Do foreign and state banks take more risk?

  • Received October 28, 2018;
    Accepted December 10, 2018;
    Published December 17, 2018
  • Author(s)
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  • Article Info
    Volume 13 2018, Issue #4, pp. 96-102
  • Cited by
    3 articles

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This work is licensed under a Creative Commons Attribution 4.0 International License

This paper addresses the impact of foreign ownership, government ownership, efficiency and income diversification on the risk-taking behavior of banks in Indonesia. This research uses Z-Score to measure bank risk-taking behavior. Z-score proxies probability bank’s loss that is greater than its equity. Despite their profit, bank may suffer financial insolvency when taking too much risk. This study used a sample of 44 banks in Indonesia over the 2011–2016 period with purposive sampling method. Based on the result of the research, it can be concluded that foreign ownership can increase bank risk-taking behavior due to the barrier to entry in the form of deficiency of quality information of the borrower so that it has an impact on the increase of non-performing loan ratio. While government ownership can also increase risk-taking behavior, because banks are used by politicians to pursue political goals that cause banks to take high-risk projects with low profits. In addition, the results of this study also show that banks with low efficiency tend to increase the risk-taking behavior.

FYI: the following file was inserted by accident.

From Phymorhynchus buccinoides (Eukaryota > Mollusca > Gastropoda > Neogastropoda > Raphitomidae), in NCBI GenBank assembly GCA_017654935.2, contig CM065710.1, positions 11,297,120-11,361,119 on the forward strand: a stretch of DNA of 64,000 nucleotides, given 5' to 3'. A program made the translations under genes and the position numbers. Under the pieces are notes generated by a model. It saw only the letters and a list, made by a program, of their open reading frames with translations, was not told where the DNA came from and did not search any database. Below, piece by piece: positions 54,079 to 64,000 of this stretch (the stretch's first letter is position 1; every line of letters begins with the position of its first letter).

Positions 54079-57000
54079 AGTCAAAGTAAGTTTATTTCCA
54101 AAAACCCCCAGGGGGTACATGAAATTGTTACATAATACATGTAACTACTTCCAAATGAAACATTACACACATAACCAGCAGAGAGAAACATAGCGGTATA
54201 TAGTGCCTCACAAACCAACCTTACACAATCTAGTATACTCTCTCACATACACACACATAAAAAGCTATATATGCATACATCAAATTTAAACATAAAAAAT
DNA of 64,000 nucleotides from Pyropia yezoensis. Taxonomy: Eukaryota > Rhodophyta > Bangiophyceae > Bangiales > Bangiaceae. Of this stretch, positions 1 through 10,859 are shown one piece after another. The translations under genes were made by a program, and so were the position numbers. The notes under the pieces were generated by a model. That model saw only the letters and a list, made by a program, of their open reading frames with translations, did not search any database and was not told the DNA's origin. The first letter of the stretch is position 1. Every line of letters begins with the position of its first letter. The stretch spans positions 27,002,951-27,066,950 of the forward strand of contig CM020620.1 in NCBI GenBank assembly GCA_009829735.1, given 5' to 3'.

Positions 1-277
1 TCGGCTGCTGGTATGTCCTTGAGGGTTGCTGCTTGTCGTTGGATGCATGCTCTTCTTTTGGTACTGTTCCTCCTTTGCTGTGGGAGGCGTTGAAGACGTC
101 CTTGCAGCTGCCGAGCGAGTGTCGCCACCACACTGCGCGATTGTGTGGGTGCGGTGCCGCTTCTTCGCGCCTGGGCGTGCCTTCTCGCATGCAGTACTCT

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    • Table 1. Descriptive statistic
    • Table 2. The impact of ownership and characteristics on bank risk-taking behavior